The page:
Well, ‘the argument from conspiracy’ won out. The United States have elected a President who grounded a whole campaign on it, and won. The bullshit won.
The Oxford Dictionary marks ‘post-truth’ as the international word of the year. And that does appear to be the world we live in now.
Anger, fear, and sadness are dominant. As the world deepens the chasm between the fearfully bereft and uncompromisingly self-righteous, it simply cannot stop shouting. Continue reading
The EU referendum result made me angry, very angry, anxious, uncertain, and sad, very sad. And like a great many people, I needed to express that anger, anxiety, uncertainty, and sadness loudly and viciously. No philosopher is immune to these needs, these natural feelings, and nor should we expect or demand otherwise.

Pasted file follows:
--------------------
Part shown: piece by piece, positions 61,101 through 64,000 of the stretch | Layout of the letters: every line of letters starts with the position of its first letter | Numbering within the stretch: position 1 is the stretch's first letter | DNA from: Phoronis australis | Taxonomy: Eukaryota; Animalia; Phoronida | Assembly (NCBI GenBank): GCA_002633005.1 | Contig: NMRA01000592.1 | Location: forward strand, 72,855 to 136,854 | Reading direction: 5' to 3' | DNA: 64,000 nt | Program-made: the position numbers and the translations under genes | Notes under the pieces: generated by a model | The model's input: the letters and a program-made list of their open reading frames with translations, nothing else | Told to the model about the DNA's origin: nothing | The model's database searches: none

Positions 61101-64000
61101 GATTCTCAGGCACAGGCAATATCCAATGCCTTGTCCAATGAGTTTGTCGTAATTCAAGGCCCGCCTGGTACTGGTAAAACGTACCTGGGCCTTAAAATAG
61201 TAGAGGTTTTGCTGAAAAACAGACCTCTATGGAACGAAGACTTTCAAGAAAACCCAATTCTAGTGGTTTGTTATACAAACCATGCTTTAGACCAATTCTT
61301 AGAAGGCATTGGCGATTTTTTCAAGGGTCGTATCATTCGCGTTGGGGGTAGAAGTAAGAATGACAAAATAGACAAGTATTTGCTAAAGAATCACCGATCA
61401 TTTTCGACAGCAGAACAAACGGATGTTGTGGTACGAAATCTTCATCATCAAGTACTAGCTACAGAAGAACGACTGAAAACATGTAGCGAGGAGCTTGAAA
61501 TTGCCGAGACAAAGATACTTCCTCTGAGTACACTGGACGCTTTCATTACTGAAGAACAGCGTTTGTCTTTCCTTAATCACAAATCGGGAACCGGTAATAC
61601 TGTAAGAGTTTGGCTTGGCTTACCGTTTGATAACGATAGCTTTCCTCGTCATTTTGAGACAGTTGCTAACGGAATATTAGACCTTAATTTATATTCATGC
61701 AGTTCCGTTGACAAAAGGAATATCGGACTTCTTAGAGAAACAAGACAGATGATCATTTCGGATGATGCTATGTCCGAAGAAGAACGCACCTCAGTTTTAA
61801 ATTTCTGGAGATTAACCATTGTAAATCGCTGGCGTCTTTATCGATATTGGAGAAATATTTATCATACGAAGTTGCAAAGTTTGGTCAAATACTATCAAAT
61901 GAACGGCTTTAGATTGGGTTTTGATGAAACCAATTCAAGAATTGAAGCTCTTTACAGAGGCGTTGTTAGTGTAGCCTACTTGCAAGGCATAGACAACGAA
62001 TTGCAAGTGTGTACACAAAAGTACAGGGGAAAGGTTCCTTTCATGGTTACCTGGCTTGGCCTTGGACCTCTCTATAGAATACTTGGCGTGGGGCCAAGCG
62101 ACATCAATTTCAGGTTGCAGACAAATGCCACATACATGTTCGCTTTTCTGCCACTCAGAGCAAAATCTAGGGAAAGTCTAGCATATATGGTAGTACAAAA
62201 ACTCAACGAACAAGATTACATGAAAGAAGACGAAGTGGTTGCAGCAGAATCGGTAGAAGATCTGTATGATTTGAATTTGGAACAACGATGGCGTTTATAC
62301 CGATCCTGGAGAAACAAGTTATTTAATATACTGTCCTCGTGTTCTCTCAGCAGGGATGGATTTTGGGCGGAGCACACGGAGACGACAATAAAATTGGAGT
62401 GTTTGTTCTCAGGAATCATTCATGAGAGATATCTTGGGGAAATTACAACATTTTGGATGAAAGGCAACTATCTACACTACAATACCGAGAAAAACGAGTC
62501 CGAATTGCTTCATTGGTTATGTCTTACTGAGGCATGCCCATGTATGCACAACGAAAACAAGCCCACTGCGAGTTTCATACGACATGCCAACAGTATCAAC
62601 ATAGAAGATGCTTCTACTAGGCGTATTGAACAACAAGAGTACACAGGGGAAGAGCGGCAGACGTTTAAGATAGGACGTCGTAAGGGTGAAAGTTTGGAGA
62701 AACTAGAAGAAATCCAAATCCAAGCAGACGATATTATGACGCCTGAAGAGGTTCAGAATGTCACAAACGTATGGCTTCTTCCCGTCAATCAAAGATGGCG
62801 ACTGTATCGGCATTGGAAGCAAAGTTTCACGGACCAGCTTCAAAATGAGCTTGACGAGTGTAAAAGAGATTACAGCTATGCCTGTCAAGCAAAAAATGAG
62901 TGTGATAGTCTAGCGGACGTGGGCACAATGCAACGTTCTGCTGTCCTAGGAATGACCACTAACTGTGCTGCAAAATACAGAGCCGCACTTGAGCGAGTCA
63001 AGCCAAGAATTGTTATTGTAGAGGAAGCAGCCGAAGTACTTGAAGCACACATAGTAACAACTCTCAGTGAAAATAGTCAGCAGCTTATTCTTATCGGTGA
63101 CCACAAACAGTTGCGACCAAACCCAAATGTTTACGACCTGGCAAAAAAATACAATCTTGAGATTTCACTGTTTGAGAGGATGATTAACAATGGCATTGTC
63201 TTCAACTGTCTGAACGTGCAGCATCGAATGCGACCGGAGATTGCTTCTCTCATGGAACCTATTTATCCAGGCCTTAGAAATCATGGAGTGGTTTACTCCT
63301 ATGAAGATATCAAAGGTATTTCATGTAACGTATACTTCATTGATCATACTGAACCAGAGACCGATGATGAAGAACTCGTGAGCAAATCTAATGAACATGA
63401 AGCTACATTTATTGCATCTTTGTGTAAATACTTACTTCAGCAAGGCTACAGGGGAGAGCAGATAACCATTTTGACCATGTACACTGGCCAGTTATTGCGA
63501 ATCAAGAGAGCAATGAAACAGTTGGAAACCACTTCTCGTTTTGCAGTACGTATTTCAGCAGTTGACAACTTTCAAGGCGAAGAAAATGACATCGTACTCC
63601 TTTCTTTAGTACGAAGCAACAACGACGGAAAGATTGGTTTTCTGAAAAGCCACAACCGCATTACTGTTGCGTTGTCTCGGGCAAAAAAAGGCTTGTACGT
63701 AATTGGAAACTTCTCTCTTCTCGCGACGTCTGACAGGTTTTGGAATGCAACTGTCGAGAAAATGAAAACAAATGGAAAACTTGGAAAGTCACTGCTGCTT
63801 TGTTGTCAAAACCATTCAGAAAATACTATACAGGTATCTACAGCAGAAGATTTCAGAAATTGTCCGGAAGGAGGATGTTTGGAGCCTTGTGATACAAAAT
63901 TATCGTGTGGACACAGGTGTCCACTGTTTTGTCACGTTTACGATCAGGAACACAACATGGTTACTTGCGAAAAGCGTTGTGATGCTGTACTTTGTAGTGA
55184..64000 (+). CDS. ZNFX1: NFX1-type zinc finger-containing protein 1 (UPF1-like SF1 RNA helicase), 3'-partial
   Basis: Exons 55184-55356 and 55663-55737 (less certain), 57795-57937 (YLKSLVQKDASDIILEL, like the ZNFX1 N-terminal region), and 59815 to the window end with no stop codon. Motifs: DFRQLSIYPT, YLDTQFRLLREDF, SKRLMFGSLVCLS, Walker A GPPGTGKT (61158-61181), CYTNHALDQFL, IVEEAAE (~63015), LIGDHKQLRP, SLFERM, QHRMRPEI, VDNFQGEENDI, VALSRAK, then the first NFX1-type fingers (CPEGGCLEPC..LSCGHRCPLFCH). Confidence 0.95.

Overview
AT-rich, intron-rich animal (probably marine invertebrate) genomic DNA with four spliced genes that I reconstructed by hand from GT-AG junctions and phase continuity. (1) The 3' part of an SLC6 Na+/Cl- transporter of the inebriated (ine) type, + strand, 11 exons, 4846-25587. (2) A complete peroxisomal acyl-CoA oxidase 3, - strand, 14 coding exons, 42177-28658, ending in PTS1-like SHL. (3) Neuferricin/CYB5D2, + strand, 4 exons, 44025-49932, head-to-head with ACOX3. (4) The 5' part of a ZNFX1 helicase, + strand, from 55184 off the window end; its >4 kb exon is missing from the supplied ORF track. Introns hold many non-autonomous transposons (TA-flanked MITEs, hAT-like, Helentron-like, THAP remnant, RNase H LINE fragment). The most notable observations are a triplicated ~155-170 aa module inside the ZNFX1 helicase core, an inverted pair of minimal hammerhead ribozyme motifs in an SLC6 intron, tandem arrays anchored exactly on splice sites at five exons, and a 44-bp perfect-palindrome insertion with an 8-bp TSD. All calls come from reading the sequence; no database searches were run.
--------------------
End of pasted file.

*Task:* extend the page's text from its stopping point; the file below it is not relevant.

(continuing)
As our initial shock subsides, though, I have been wondering how, in this circumstance, to be a philosopher? Now, do not confuse this with that meaningless cliche ‘I am being philosophical about it’ — this just amounts to the faux-intellectualisation of resigning yourself to the fates. Rather to seriously consider how to come to understand, act and react as a philosopher during this uncertain, over-wrought, divided time. Continue reading
Originally posted for World Philosophy Day (2015), but as it is about a philosop-HER, reposted for International Women’s Day (2016).
As this blog is about being a philosopher, for my World Philosophy Day special edition, I thought I would talk about the philosopher I want to be. Continue reading